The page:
Get guidelines for treating a sick child, and learn why antibiotics aren't always the answer.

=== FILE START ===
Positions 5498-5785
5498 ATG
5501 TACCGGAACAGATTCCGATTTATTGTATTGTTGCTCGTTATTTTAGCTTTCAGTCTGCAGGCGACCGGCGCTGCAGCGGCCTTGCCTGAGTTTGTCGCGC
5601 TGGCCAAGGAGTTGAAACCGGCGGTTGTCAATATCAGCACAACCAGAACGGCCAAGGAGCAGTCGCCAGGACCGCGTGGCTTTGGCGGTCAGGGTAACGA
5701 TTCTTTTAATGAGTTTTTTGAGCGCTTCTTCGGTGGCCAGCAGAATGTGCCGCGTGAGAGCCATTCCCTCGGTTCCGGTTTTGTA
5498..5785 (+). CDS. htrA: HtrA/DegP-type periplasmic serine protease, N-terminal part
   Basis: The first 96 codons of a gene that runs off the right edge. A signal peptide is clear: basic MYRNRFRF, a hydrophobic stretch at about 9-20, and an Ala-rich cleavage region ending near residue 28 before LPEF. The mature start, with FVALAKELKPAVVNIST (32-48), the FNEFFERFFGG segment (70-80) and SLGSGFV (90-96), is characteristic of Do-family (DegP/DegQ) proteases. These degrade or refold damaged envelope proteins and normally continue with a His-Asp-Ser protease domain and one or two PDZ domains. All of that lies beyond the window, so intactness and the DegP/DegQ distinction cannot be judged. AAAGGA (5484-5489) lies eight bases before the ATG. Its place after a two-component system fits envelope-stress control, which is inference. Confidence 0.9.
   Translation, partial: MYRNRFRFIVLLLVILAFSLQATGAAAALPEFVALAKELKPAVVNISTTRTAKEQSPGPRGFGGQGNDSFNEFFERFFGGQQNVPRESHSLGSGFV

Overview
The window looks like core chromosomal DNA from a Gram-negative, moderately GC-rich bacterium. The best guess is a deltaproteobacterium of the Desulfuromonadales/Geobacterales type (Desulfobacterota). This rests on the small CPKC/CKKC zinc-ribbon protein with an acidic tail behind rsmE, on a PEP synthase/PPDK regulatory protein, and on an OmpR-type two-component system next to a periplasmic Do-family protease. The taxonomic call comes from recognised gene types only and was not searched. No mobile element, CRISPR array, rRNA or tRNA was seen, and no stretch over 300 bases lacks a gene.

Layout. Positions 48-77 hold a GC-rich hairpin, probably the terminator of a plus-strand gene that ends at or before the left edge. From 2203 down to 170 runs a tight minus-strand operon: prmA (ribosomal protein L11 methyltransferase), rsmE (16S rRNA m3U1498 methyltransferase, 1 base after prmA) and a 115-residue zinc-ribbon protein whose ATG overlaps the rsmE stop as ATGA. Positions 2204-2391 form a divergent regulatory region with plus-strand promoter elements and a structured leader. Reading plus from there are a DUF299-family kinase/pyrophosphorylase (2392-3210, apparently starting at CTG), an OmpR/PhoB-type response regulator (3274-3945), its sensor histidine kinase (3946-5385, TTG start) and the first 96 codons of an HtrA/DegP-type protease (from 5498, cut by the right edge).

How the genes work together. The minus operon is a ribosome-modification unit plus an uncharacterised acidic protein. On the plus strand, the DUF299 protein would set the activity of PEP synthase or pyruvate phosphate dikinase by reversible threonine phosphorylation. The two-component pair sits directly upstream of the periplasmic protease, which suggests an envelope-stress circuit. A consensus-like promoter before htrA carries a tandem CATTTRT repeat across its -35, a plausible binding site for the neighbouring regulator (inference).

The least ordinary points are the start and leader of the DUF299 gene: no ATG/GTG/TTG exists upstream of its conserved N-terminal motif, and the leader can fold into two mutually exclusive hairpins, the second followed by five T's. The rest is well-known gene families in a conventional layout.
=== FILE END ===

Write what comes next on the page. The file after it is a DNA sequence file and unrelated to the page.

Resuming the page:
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-Hi, everybody. As a parent, you'll do just about anything to help your child feel better when she's sick. But, sometimes, antibiotics are not the answer. Dr. Alanna Levine, a pediatrician and national spokesperson for the American Academy of Pediatrics, is joining us now with some guidelines when it comes to treating a sick child. It's great to have you back in the studio. -Thanks, Juli. -So, let's start with this. As a pediatrician, what do you tell parents when they come in and they're begging you, "Please give me antibiotics for my child. She's sick." -Well, I'm a parent too. So I understand, your child doesn't feel well and you wanna do something. But what parents need to understand is that antibiotics aren't the quick fix for everything. There's just a difference between something-- an infection caused by a virus and an infection caused by a bacteria, and antibiotics won't work for viral infections. And most of the time when your kid has [unk] viral cough and cold, sniffles, fever, that's caused by a virus and the antibiotics won't help them. -So, let's talk about what antibiotics are effective in treating. -Okay. So if your child has been sick for four or five days, continues to have fever, or complains of ear pain, has a strep throat, ear infections, bronchitis, pneumonia, those are things that antibiotics will help your child for. But general cough and cold medications, they won't help make the illness go away any faster and they won't prevent you from getting a bacterial infection. -Okay, so back to that for a second. -Okay. -We'll touch on it just a bit, the difference between bacterial and viral. I think that's so confusing to parents. -It really is, and most of the time, infections are caused by viruses and they will just go away on their own with time. If an illness lasts more than five or seven days or you see that there's a worsening of symptoms, then you may wanna suspect a bacterial infection and talk to your pediatrician about it. -It's so hard for parents-- -Yes. -who just wanna make their kids feel better. -Right. -They want antibiotics, but we shouldn't always do that. Okay, so if your child has a cold or an upper respiratory infection,-- -Uh-huh. -what kind of symptoms can you expect? -Okay. So, you'll expect a runny nose. You'll expect a cough. Sometimes, a fever or just sort of be tired, cranky. They'll sleep more. Those are things that make parents wanna do something for their children; but, unfortunately, we're sort of limited on what we can do. Good old-fashioned chicken soup, fluids, a humidifier in the room, elevating the head of the bed at night so they can breathe and sleep; those are things that are really effective. -So, when's the time to call, "Dr. Levine,-- -Yeah. -I need to bring in my daughter/my son?" When do you need to do that? -My first rule of thumb is, if you're worried, absolutely call. Don't hesitate. There's no reason for you to sort of spend the night awake, wondering if your child is really sick when you can just call your pediatrician and get advice. Second of all, in my patients, I tell them, "If you have a cough or a cold that lasts more than five days, just come in and let us take a look in the child's ears, let us look at the-- listen to the child's lungs. And if you have a fever that lasts more than four days or five days, definitely come in and talk to us." -And if the fever spikes. -Yeah. You know, I think that a lot of parents are really afraid of the height of the fever. -Uh-huh. -To me, it's really more how your child looks, what's your general impression. Are they lethargic? Are they dehydrated? Those are things that are really more important to me than the number on the thermometer, but when in doubt, just give us a call. -Okay. All right, and now, how about the guidelines? They have changed so much-- -Uh-huh. -for cough medicine and it's not recommended anymore for children under four. -Right. -Tell us about that. -Okay. -Why did they arrive at that point? -First of all, the American Academy of Pediatrics does not recommend the use of cough and cold medications in children at all. The science isn't really behind it. They don't work and they have potential side effects. The FDA kind of came on board with us in 2007 when they really took the infant preparations off the shelves. We really don't like to give cough and cold medications at all in children under age four. Over four, you can use them, but I would do it with caution 'cause really they don't-- they haven't been proven to be that effective. -Okay. So if your child has a cold,-- -Uh-huh. -what do you recommend to parents? What advice would you give? -Well, my own son told me to chop his nose off the last time he had a cold-- -Oh no! -'cause he knew he wasn't getting medications from me-- -It isn't right. yeah. -like that, you know. We didn't go with that option. I really think encouraging lots of fluids and hydration, keeping the air moist with a humidifier. If your child has fever, definitely give a fever reducer like Tylenol or Motrin, warm cup of tea, honey if they're over age two. Those are the things that can be helpful. -Great advice. Now, I know what to do. -There you go. -Well, I'm just gonna call you. -You could do that too. -Dr. Levine, what should I do? Thank you so much for coming and I appreciate it. And for more advice from Dr. Levine, you can go to Thank you so much for watching Parents TV. We will see you again soon.